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#BizTrends2017: Say hello to the new South African shopper

Think you know South African shoppers? Think again. Recent shopper insights* research reveals local consumers have changed. A lot. And this radically redefined identity is tipped to gain significant momentum in 2017.
(c) Cathy Yeulet - 123RF.com

Local consumers are transforming before our eyes in response to squeezed household budgets. We are seeing fundamental behavioural shifts in the way consumers shop – before, during and after they hit the stores.

Pre-shopping trends


The biggest pre-shopping trend is planning. Consumers are planning their shopping trips more than ever before and actively seeking out specials via broadsheets and pamphlets, comparing prices online, and then from this information, drawing up shopping lists.

But these are unlike traditional shopping lists; these lists are detailed, leave no room for impulse buys, are aligned to the monthly budget right down to the last cent, and are religiously adhered to (except in the case of onsite specials offering outstanding value).

That’s right, the new-look SA consumer is well informed, budget conscious, and demonstrates a refreshing sense of financial discipline that manufacturers and retailers would do good to take note of.

This flies in the face of what we have historically come to expect from South African consumers, who are notoriously poor savers and big spenders (using money they don’t actually have), but is a very strong driver that will continue throughout the next year.

Interestingly, all shoppers surveyed said they left either their children and or their spouses at home before heading for the shops. Why? The pester power factor and financially undisciplined spouses or partners posed too great a risk to the fragile monthly budget. This is a fascinating trend that demonstrates shoppers are consciously choosing to shop alone, and we expect it to gain traction in 2017.

In-store shopping trends


Inside the store, shoppers are filling their trolleys differently. Previously, brand loyalty was prioritised, but today shoppers are prepared to leave their old favourites behind as they gravitate towards other branded goods that offer increased perceived value or even private label products. Where branded items still make the cut, smaller pack sizes are preferred.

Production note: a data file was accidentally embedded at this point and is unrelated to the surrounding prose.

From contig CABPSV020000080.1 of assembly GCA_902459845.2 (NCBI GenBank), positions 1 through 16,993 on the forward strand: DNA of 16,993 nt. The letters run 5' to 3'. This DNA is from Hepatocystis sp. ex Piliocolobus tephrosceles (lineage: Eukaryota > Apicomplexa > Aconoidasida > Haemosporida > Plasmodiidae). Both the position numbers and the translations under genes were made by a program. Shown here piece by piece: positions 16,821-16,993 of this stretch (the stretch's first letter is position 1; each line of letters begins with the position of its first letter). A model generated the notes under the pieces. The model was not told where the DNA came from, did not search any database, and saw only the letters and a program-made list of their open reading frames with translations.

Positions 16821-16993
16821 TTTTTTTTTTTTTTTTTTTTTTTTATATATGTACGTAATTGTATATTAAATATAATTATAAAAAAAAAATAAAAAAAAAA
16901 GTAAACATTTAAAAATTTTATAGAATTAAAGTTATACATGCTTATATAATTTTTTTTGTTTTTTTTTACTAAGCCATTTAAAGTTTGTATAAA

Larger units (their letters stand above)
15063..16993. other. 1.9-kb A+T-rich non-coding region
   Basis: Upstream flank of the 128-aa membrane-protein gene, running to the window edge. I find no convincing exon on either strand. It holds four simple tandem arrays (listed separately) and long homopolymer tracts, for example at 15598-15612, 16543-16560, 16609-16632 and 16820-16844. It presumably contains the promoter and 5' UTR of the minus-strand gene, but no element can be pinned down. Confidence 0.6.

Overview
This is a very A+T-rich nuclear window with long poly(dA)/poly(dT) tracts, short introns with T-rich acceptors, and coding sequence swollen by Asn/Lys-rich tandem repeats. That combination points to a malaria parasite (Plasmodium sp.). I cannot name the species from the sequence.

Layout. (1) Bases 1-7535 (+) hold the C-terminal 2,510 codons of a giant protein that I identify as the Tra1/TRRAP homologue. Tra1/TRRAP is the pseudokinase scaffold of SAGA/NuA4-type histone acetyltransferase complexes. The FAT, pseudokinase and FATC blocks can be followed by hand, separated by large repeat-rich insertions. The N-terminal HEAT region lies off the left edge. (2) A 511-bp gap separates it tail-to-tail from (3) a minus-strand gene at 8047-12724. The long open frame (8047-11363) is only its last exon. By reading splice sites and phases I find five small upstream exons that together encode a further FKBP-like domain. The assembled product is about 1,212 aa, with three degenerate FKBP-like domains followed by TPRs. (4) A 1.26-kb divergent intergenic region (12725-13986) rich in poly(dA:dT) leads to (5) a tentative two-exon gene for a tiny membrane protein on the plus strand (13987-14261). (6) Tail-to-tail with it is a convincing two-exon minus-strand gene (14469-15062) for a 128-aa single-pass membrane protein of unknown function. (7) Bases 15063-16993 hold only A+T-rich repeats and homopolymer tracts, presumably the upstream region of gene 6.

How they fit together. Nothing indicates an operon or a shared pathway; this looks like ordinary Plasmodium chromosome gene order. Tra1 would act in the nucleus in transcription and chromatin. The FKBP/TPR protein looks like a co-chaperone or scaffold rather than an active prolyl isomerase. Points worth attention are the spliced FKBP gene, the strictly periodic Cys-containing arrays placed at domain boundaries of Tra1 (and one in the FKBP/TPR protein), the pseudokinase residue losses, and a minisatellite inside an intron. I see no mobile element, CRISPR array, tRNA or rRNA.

The issue of perceived value will become even more significant in 2017, with the new SA consumer not only pursuing specials, but specifically multibuy offers that they believe provide good value for money.

Luxury items have all but fallen off the shopping list, with shoppers preferring to strictly spend their hard-earned cash on necessities. This trend will continue in the next year in the face of increased economic uncertainty. And while some shoppers will reward their frugality with treats, these will not be the big-ticket items of the past.

However, luxury items still have a (small) place when it comes to special occasions, with most shoppers not willing to comprise on top quality, luxury goods for special events.

Post-shopping trends


The biggest post-shop trend is seen in product usage. The new consumer is critically aware of wastage, using expensive products like toiletries sparingly; choosing frozen vegetables over fresh; reusing products more than once, like cooking oil, and finding innovative uses for everything from leftovers to the last dregs of soap.

Multipurpose products are fast replacing multiple individual products around the home, and refill packages are in hot demand.

There is no doubt the recession chickens have come home to roost, and right here in our back yard, but acknowledging and providing for this refreshed consumer mindset will ensure producers and retailers don’t fall foul of South Africa’s new savvy shoppers in 2017.

*Value shoppers will be seeking in 2017, BMi Research, September 2016

About Gareth Pearson

Gareth Pearson, CEO and shareholder of BMi Research (www.bmi.co.za), is a market research specialist with particular focus in the industrial and FMCG markets in various sectors, including the retail market. He serves as a member of the South African Institute of Packaging's Regional Committee and is involved with the South African Packaging Council. Gareth was responsible for the merger of BMi Foodpack and Adcheck Research during 2008. Contact Gareth on tel +27 (0)11 615 7000.
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